The phone system you choose can be a make-or-break decision for your business. There are many factors to consider when you’re deciding between a landline and a VoIP system, including cost, reliability and functionality. You may be inclined to write off a landline as an antiquated setup, but traditional systems have benefits that may work better for your business.
Read on to see which business telephone system is right for you. If you already know the type of setup you need, check out our roundup of the best business phone systems to continue on your purchasing journey.
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Voice over Internet Protocol (VoIP) is a type of communication technology comprising both hardware and software. It allows you to make phone calls using an internet connection rather than a traditional analog landline that uses wires or optical fibers. VoIP is also known as internet calling or IP telephony.
VoIP is transmitted through various methods, including traditional phones, smartphone apps, computer software and specific VoIP-enabled phones.
VoIP works by breaking up your voice into digital packets, like electronic envelopes, and sending those packets as data to the recipient over the internet.
VoIP is available in a variety of systems, making it accessible to anyone with a reliable internet connection. You can use these methods to make VoIP calls:
Here are some of the features that make VoIP business phone systems appealing:
A virtual receptionist, often called a virtual assistant, can perform many of the traditional functions of a human receptionist through fully automated features. For example, it can answer phone calls, deliver recorded messages, direct calls and engage in a number of other useful services, all of which are included in VoIP packages.
Most likely, as a consumer, you’ve already encountered virtual receptionists when calling customer support lines. The automated directories, which include up-to-date information and changes to the system, can help resolve issues before a caller needs to be connected to a person.
Automatic call forwarding is one of the most helpful features for VoIP users. Essentially, this function automatically redirects calls to the VoIP line to another line of your choosing. For example, one common use is to redirect office calls to your cell phone while you’re traveling or working in the field. Calls to an individual can also be forwarded to a receptionist during important meetings. In general, this feature gives you more direct control over your accessibility to others.
When there is an emergency, you know the number to call. There are only three digits to press, and then you immediately get connected to help. Imagine if such easy and reliable access existed for more than just emergency dispatchers.
Well, it does, and it’s called three-digit dialing. With a VoIP system, you can program any numbers you deem important with a unique three-digit code. This easy-to-remember code makes it a breeze to contact staff members, vendors and others you communicate with frequently. Three-digit dialing gives you simplicity for any number that deserves it.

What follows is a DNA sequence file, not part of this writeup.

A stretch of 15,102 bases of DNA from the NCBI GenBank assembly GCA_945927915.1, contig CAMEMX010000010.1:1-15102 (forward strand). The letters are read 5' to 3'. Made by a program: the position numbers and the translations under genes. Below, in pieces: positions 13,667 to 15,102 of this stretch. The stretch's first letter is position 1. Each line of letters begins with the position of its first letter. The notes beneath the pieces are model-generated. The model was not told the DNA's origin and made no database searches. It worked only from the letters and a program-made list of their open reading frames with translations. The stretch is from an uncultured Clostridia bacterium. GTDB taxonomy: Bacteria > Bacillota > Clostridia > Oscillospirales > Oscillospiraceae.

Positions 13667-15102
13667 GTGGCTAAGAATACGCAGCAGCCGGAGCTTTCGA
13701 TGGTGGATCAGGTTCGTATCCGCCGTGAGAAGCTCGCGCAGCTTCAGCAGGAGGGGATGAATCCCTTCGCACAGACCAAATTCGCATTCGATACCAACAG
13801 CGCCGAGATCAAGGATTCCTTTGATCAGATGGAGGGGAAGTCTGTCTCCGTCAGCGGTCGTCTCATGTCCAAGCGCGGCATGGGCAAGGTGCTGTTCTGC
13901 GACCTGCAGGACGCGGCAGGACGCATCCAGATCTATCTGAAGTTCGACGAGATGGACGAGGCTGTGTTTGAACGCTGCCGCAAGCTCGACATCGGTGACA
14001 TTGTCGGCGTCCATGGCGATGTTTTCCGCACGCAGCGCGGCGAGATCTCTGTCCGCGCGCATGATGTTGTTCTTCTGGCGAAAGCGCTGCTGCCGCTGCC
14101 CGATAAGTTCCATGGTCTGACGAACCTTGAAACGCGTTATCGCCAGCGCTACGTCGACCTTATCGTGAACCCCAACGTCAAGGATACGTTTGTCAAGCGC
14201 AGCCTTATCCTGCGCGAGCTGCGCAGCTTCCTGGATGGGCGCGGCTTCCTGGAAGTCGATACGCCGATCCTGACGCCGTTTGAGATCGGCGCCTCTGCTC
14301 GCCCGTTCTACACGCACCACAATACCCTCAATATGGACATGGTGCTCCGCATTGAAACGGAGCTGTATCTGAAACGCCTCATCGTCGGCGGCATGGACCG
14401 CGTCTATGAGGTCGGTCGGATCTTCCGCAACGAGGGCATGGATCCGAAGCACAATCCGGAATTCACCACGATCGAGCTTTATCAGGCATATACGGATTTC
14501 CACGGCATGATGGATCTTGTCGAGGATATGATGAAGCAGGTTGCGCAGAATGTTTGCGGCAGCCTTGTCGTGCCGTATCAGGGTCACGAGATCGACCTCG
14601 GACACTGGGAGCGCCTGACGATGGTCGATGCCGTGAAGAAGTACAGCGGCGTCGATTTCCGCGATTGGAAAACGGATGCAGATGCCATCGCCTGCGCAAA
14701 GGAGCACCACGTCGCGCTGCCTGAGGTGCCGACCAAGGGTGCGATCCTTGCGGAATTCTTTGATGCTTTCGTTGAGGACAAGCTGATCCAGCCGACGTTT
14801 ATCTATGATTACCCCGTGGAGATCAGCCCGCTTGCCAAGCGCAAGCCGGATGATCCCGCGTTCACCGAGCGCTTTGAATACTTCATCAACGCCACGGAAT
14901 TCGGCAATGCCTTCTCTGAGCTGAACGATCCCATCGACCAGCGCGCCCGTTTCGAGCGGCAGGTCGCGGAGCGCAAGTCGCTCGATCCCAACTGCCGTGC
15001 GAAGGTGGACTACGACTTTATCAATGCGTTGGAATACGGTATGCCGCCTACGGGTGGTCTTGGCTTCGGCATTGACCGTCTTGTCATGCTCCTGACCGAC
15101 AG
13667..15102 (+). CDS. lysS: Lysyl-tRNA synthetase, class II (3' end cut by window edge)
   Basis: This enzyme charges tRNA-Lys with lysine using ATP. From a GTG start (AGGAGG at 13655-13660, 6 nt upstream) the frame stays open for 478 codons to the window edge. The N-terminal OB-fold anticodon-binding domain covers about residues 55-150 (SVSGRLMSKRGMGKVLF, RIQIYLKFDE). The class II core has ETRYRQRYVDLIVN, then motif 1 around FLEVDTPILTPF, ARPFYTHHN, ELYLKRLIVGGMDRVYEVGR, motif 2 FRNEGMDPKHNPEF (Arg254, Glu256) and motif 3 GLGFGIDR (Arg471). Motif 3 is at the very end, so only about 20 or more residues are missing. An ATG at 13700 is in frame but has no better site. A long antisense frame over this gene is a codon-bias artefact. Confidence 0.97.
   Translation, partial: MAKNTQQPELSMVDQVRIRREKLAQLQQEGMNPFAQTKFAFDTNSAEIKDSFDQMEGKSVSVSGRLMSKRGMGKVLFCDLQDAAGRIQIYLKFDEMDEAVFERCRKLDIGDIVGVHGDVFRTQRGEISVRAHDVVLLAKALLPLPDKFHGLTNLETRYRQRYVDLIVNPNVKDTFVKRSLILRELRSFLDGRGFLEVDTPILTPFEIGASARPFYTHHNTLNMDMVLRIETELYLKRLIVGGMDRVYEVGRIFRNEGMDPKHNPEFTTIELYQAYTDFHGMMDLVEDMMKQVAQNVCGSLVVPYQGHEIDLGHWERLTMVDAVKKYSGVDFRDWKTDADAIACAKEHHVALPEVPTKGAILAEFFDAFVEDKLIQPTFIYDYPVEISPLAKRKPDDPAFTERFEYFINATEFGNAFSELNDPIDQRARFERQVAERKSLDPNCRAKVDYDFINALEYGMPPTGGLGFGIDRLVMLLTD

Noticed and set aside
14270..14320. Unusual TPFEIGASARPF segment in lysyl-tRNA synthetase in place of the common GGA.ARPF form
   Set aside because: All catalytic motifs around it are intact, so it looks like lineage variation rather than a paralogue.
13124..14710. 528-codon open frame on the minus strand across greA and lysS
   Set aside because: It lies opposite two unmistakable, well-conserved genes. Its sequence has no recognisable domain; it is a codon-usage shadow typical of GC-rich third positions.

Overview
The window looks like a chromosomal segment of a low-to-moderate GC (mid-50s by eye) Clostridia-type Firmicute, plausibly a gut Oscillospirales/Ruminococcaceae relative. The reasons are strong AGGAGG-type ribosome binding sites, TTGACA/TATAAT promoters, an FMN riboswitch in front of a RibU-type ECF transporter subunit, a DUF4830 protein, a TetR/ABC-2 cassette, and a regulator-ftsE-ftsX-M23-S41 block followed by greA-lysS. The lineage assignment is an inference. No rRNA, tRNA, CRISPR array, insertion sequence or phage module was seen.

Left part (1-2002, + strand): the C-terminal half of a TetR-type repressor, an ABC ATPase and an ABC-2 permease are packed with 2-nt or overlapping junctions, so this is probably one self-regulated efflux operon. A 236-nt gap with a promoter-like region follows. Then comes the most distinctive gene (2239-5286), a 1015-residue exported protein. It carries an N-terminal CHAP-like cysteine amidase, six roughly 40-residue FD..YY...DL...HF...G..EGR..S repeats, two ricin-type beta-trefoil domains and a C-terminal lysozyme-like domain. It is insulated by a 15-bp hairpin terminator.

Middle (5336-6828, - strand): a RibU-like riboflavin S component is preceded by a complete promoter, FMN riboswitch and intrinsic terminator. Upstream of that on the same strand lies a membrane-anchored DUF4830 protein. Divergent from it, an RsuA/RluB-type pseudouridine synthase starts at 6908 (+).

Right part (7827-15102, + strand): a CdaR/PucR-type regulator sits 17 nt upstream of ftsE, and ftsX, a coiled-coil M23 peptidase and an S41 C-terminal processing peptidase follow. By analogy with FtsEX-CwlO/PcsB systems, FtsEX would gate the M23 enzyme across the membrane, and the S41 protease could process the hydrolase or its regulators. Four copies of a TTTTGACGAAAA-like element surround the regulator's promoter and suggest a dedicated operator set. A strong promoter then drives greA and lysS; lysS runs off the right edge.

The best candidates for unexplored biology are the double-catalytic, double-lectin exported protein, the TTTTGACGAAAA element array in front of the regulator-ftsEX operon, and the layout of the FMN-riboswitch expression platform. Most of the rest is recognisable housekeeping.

As the name implies, this VoIP service sends voicemails to your email. However, it’s essential to understand that this is not a voice-to-text feature; voicemail to email does not create a written version of the message. Rather, it makes an audio file of the voicemail and emails it to you.
This can make it easier to access, save and share voicemail messages. With some versions of this service, you can even delete messages in your voicemail box from your email. It amplifies the convenience of managing your messages.
An additional feature available with most VoIP phone systems is the ability to get a virtual phone number. These numbers aren’t tied to a specific device but instead allow calls made to that number to be forwarded to other lines, such as a personal cell phone. Check out our Grasshopper review to learn why this platform is a great option if you’re seeking a virtual phone system.
The equipment you need for a VoIP system depends on which VoIP method you use. First and foremost, however, you will always need a strong, reliable and secure internet connection. Call quality and reliability depend on the strength of your internet connection. You must ensure that your system will not drop service or be susceptible to hacking. [Check out the top business internet service providers.]
Next, if you plan to use an adapter, you’ll need a compatible landline phone. If your adapter plugs into a wireless router rather than a phone outlet, you will need a router. To get VoIP over a computer, you’ll need a laptop or desktop computer with an internet connection, the proper software or program, speakers and a microphone. Many people opt for a headset that plugs into the computer for better sound quality and ease of use.
If you’re using a smartphone, you will need a Wi-Fi connection and a VoIP app. Most apps (Skype, FaceTime, WhatsApp and Facebook Messenger) offer free calls to other users with the same app. Others allow you to call a regular landline or mobile number, though this usually costs money. Some providers offer a hybrid option that lets you make VoIP calls using minutes included in your home phone plan.
VoIP systems are becoming more popular as the world continues to digitize. They offer significant perks, like lower costs, increased reliability and better sound quality. But VoIP systems aren’t right for everybody, especially those with unreliable internet connections or businesses that require significant telephony features.